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To dash or to dawdle: verb-associated speed of motion influences eye movements during spoken sentence comprehension

Public Library of Science
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  • Linguistics
  • Logic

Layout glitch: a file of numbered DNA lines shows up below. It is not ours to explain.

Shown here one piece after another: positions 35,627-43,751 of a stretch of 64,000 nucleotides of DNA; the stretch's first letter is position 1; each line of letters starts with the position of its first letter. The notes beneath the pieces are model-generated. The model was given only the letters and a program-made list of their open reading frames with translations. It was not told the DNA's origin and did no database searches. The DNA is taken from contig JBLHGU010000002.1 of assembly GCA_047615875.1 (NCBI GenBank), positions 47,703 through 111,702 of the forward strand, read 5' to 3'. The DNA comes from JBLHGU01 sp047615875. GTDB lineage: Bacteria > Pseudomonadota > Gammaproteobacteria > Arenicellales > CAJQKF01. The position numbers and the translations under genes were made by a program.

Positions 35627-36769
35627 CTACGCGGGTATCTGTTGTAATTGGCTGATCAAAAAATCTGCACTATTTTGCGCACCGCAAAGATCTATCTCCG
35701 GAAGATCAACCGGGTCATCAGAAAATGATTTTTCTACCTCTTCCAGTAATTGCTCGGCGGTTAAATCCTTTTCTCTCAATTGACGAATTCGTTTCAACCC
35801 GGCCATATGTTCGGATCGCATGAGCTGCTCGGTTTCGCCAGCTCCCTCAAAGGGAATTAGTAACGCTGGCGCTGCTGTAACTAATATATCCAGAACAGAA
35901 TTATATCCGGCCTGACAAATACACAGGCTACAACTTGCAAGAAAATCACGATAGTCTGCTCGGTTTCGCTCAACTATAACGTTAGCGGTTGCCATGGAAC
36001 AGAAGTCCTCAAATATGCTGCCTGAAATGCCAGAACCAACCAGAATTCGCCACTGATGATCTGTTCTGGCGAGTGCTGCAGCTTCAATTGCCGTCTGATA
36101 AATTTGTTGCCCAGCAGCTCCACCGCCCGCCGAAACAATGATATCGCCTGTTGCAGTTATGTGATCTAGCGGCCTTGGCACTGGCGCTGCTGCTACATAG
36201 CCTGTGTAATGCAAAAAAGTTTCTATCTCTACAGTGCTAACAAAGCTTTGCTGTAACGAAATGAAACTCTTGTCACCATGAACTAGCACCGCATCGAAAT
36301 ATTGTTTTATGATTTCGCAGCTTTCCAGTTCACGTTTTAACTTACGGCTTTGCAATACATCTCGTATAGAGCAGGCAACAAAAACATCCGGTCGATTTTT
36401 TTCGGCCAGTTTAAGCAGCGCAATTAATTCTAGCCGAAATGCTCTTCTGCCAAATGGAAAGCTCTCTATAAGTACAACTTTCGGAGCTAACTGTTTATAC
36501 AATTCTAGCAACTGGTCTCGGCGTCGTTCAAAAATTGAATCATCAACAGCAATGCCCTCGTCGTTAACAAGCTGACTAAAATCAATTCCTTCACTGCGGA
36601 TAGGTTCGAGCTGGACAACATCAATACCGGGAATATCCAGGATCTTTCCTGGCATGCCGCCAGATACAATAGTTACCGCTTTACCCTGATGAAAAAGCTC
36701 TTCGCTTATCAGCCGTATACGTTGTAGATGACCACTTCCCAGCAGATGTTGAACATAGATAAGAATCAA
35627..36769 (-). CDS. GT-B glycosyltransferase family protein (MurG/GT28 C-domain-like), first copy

In describing motion events verbs of manner provide information about the speed of agents or objects in those events. We used eye tracking to investigate how inferences about this verb-associated speed of motion would influence the time course of attention to a visual scene that matched an event described in language. Eye movements were recorded as participants heard spoken sentences with verbs that implied a fast (“dash”) or slow (“dawdle”) movement of an agent towards a goal. These sentences were heard whilst participants concurrently looked at scenes depicting the agent and a path which led to the goal object. Our results indicate a mapping of events onto the visual scene consistent with participants mentally simulating the movement of the agent along the path towards the goal: when the verb implies a slow manner of motion, participants look more often and longer along the path to the goal; when the verb implies a fast manner of motion, participants tend to look earlier at the goal and less on the path. These results reveal that event comprehension in the presence of a visual world involves establishing and dynamically updating the locations of entities in response to linguistic descriptions of events.

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